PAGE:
A:             The Directory is not a cold tool, a law code to abide by; it will also include ways and opportunities of collaboration within the Dominican Family. Collaboration for preaching, yes, because brothers, nuns, sisters and lay people may have and have different skills, tasks, abilities and different places for preaching. We must know and appreciate those who best suit our mission’s various opportunities. Preaching in the streets is different from preaching in universities; preaching to the sick is different from preaching to the families. We need cooperation also for the government. It should not be taken for granted that the Order or the Congregations will always have the internal human resources necessary or appropriate to ensure their government. We need to broaden our horizons to the whole Dominican Family, and to discover and develop our brothers and sisters who are as available for this service as monks and nuns are.

Q:             This represents a marked transition from a pure pious participation to convinced and belonging vocation to the Order.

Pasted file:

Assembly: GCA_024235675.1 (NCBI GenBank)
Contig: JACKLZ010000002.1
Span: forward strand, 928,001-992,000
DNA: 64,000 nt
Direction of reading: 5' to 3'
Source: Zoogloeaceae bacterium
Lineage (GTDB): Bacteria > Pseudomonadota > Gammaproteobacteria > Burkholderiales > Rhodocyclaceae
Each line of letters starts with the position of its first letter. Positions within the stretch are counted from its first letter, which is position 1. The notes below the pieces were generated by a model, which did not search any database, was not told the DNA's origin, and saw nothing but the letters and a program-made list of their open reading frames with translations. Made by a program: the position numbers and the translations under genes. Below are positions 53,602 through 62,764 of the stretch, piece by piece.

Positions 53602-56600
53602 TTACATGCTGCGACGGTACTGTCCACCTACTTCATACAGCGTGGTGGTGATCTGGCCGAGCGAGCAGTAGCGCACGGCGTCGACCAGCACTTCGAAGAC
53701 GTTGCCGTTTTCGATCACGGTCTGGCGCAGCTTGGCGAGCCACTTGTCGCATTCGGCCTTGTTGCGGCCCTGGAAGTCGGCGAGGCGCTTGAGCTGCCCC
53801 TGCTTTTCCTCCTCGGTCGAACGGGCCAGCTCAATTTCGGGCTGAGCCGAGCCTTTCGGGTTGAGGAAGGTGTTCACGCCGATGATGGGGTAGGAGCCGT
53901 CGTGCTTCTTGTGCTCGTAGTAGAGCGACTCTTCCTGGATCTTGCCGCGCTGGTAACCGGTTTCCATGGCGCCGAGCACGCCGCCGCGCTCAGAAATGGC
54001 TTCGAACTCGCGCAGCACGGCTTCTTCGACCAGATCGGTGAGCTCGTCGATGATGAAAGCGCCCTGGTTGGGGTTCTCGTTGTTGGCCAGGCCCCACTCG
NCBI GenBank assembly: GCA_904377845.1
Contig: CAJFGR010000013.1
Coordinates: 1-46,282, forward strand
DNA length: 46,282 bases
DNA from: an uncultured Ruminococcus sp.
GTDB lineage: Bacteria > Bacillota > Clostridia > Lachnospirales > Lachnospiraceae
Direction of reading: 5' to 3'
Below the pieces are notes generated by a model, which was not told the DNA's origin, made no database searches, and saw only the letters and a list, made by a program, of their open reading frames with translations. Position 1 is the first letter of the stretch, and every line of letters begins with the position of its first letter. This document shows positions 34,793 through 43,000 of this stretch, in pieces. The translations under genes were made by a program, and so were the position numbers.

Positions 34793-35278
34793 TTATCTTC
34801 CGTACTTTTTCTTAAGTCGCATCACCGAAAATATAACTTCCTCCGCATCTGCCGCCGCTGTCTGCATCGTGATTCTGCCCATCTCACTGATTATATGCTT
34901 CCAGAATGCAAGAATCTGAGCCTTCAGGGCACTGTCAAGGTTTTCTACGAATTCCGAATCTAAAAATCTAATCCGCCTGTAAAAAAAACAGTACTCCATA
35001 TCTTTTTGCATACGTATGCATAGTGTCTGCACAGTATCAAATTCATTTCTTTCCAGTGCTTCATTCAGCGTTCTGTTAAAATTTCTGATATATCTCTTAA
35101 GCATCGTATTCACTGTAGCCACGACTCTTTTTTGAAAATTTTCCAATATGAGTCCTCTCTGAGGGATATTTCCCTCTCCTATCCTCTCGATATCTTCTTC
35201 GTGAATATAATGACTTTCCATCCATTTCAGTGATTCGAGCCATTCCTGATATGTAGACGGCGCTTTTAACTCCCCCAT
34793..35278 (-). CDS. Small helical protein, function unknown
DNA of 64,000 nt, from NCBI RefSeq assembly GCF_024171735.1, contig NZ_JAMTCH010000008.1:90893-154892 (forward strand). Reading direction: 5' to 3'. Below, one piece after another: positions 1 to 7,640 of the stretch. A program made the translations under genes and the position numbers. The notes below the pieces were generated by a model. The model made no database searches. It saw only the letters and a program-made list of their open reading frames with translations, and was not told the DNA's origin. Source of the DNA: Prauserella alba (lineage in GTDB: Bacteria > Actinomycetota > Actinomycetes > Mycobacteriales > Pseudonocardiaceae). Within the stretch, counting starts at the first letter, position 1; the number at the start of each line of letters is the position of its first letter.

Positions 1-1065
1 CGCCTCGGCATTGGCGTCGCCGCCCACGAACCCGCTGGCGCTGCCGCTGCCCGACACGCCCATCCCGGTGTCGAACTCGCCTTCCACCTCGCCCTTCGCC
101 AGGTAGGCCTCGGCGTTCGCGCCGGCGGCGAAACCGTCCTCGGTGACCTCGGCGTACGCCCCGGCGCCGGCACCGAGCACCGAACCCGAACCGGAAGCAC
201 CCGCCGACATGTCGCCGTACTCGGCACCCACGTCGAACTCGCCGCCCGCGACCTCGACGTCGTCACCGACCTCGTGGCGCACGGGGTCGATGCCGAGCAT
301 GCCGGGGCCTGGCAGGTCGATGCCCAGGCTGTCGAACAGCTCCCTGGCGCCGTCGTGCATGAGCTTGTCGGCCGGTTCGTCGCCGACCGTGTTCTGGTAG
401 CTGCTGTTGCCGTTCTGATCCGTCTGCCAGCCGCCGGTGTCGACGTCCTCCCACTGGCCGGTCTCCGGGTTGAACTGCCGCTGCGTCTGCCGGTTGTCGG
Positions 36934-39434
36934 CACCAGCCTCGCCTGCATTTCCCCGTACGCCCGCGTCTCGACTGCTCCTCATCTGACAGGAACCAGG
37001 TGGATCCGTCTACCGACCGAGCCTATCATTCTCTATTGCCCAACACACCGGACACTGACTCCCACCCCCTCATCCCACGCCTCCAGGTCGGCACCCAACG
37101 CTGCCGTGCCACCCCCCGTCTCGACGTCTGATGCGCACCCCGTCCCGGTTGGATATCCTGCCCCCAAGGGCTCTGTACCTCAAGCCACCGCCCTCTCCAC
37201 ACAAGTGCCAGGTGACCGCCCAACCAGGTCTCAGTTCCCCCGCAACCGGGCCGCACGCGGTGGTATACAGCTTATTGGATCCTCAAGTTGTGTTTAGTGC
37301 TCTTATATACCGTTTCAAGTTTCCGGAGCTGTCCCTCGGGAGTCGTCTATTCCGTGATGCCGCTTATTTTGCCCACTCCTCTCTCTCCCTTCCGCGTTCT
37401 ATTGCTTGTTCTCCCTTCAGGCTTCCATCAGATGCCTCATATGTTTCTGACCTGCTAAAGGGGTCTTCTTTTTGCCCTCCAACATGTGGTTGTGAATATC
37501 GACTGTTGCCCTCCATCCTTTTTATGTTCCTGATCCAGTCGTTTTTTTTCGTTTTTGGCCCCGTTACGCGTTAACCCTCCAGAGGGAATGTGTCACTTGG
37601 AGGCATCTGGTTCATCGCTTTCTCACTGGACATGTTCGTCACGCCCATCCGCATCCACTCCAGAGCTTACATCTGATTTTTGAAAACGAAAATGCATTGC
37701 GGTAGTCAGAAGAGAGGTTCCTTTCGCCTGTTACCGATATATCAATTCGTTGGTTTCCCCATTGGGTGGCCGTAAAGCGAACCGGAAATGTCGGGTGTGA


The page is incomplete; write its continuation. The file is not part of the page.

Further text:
A:             There are nuances in the sense of belonging to the Order and where there are these devotional feelings, brothers and sisters should develop their vocational discernment. Education and training are thus very important.

Q:             The 2010 Chapter of Rome had asked for “Schools of Preaching” (ref. Acts 149).  Is this still a real project?

A:             It certainly is. The project is very popular in the US and recently schools opened in France and the Philippines. They are organized either in courses of different duration or periodic meetings where speakers are experts from both inside and outside the Order, reflecting on past living experiences and future projects.

Q:             The Bologna Chapter has requested to include also digital media in the training plans (ref. Acts 151-156). What are the objectives? And what is the Order’s approach to digital media?